Thursday, December 23, 2010

The internet is worth less

That the internet is continuing to consume more of our time and advertisers dollars is undeniable.

Earlier this year it was reported that people spend as much time on the internet, 13 hours per week, as they do watching TV. And according to Ad Age, the internet has surpassed newspapers in ad revenue.

Yet, while everyone is rushing to get their message online, there's still no clear definition of what a successful campaign looks like.

It's not eyeballs. The New York Times website is one of the most visited online, yet it's never been profitable.

It's not engagement. Millions of people have interacted with Burger King's Subservient Chicken over the years, yet they're still a distant number two to McDonald's.

Even with all it's great promise of behavioral tracking and measurability the internet is still unproven as a sales and revenue driver for advertisers. Want proof? People question the value of advertising with the smash hit Groupon, while Google is willing to offer billions to buy the service.

Yes, it will all settle down and people will find out what the internet is really worth. But right now it's only worth what advertisers are willing to pay. And according to them, it's worth less.

Wednesday, December 22, 2010

Invention is the mother of necessity

I never knew I needed one of these, but now I do.

True innovation does that. It creates a need where none could be expressed before. 

Early man existed just fine foraging for food and didn't need meat until fire was invented and it could be flame-broiled for deliciousness.

Business worked just fine with regular mail, until Fedex invented overnight delivery and then suddenly everything needed to be there the next day.

No one needed thousands of songs in their pocket and then Apple invented the iPod and iTunes and the music industry changed overnight.

I've used a shovel to remove snow for my past 25 years of home ownership always thinking of a better way. But, as Henry Ford is famously quoted saying, "If I'd asked people what they wanted, they would have said a faster horse." I know why snow throwers never interested me. Sure they're easier, but I still have to put on my heavy coat and boots and brave the cold.

It turns out what I really want is to remove the snow from my driveway and sidewalks from the comfort of my living room.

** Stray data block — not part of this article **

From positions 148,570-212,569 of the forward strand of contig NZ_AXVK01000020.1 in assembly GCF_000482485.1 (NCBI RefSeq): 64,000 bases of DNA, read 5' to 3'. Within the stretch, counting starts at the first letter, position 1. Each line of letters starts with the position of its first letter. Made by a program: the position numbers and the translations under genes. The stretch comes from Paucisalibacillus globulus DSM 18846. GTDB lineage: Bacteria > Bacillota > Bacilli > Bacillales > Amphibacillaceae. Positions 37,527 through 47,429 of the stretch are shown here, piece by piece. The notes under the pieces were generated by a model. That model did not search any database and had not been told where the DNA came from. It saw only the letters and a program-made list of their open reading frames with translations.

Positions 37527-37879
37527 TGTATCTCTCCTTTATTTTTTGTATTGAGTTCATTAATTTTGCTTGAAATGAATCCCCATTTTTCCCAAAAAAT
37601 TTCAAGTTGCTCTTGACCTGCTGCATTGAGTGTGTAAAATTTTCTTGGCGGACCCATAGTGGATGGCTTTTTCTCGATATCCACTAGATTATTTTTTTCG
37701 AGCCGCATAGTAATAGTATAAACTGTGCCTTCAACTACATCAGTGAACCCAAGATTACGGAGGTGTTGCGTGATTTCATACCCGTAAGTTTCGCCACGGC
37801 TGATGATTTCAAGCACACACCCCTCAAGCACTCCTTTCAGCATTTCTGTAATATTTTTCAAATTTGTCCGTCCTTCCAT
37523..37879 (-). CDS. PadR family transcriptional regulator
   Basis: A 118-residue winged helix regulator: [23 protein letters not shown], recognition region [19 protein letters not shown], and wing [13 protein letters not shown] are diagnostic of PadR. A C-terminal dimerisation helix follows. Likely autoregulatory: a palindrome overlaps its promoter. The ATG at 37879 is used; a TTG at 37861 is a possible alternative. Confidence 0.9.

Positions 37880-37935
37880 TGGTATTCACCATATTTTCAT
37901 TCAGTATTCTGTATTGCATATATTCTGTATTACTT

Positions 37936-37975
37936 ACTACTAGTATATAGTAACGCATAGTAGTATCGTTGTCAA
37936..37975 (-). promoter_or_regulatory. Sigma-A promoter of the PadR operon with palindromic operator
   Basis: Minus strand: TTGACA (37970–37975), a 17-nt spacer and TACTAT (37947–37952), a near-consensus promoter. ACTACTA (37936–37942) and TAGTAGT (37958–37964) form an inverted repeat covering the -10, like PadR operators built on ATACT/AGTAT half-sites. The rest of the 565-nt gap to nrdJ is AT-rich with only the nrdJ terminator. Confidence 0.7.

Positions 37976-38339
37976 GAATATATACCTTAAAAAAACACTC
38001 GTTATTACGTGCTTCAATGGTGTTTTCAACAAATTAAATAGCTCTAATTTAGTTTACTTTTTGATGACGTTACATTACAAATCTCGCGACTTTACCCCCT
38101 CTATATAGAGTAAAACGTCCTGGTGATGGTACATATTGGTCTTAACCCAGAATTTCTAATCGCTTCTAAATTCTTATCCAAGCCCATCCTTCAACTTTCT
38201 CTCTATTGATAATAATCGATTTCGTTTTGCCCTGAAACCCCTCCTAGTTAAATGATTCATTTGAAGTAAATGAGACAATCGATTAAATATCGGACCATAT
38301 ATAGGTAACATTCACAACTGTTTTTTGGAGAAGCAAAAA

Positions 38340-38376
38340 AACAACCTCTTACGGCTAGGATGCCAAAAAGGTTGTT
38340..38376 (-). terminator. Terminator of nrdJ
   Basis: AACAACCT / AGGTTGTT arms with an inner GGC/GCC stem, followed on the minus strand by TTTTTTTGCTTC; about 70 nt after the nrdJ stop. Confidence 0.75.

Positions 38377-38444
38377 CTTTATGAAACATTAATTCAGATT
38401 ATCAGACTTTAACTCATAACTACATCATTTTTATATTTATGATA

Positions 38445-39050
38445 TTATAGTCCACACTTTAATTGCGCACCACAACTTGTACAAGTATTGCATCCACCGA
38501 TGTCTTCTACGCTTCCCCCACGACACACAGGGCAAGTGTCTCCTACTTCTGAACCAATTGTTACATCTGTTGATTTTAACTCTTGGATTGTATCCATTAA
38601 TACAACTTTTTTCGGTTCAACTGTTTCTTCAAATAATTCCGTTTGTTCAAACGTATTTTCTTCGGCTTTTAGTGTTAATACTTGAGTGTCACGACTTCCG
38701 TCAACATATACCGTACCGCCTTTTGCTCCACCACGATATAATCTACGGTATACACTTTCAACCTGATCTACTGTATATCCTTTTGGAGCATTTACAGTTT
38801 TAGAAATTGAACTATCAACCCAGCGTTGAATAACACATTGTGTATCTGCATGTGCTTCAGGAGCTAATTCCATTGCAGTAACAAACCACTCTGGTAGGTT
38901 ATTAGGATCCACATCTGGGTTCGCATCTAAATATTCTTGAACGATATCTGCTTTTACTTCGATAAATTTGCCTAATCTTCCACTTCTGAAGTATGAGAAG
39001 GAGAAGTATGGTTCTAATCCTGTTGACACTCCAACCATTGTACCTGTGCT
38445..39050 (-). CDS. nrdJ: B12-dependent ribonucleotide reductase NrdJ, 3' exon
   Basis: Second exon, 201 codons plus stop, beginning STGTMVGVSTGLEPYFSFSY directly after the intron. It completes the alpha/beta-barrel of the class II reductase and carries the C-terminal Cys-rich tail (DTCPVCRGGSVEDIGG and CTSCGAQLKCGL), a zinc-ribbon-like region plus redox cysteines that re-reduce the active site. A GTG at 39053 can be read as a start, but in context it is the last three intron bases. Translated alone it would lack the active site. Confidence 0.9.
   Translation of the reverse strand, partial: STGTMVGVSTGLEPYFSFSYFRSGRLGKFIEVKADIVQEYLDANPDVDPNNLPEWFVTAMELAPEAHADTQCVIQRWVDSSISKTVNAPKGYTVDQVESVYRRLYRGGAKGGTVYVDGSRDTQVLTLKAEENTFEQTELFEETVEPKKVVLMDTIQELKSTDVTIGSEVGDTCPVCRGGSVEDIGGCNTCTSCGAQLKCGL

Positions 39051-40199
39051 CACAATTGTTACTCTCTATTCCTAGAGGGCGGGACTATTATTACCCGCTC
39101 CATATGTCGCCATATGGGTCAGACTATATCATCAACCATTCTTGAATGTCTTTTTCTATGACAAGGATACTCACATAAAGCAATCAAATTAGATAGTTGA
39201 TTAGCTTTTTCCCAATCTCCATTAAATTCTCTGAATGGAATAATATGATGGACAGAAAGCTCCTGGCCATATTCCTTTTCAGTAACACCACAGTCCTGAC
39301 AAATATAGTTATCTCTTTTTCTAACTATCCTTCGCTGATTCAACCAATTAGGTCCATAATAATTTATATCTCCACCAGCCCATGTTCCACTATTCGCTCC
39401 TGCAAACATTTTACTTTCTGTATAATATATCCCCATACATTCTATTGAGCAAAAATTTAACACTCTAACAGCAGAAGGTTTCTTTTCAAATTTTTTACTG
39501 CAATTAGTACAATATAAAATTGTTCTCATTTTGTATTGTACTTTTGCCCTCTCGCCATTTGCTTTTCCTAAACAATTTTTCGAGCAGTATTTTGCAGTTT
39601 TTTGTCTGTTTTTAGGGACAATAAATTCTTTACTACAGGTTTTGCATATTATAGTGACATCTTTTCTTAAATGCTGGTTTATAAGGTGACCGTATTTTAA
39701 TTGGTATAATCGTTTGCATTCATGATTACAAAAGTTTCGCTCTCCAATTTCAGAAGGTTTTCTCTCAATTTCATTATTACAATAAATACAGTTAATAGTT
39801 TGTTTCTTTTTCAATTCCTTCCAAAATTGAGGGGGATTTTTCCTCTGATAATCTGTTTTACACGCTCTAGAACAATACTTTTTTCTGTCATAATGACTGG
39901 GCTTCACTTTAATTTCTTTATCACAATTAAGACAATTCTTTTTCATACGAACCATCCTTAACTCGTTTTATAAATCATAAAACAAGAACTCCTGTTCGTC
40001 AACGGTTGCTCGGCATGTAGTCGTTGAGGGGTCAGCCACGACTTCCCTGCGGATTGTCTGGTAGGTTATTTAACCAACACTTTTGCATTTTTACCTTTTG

What do your customers and potential customers really want?

Tuesday, December 21, 2010

If it ain't broke, fix it anyway

I'm not one to advocate change for change's sake, but if you put your product out there thinking that it's perfect and it's always going to be perfect, it won't be long before you're in panic mode.

Examples abound of products that have launched to great fanfare, served their consumers well, and then while their corporate owners were counting their riches, a competitor swooped in with a better idea and stole market share out from under them.

Sears and K-Mart ruled retailing until, while sitting on their huge piles of cash, they were crushed by the logistical brilliance of WalMart.

Toyota was on cruise control until they decided being big was more important that being good. Now Ford and Hyundai are filling their mirrors with products that are different and better.

That's what makes Apple, Intel and recently Ford such strong brands. They embrace change, introducing new products before their old ones feel tired. Staying ahead of the market and forcing competitors to follow them.

No matter how good your product is, it can always be better. No matter how happy your customer is, she can always be happier. The trick is to find out how and deliver it before your competitors do. And you better hurry, because they're working on it.

Monday, December 20, 2010

Lying is a lousy marketing strategy.

When you were a kid and you did something stupid then lied about it to your parents, the lie always made it so much worse.

I think we can each remember a parent saying, "it's not (your bad act here) that has me so upset. It's that you think I'm so stupid that you thought you could get away with it by lying."

Consumers feel pretty much the same way. 

From Toyota to BP, brands that screwed up then covered up this year ended up costing themselves much more than if they had just admitted their mistakes, fixed them and moved on.

Just one of the lessons to be learned from this year in marketing.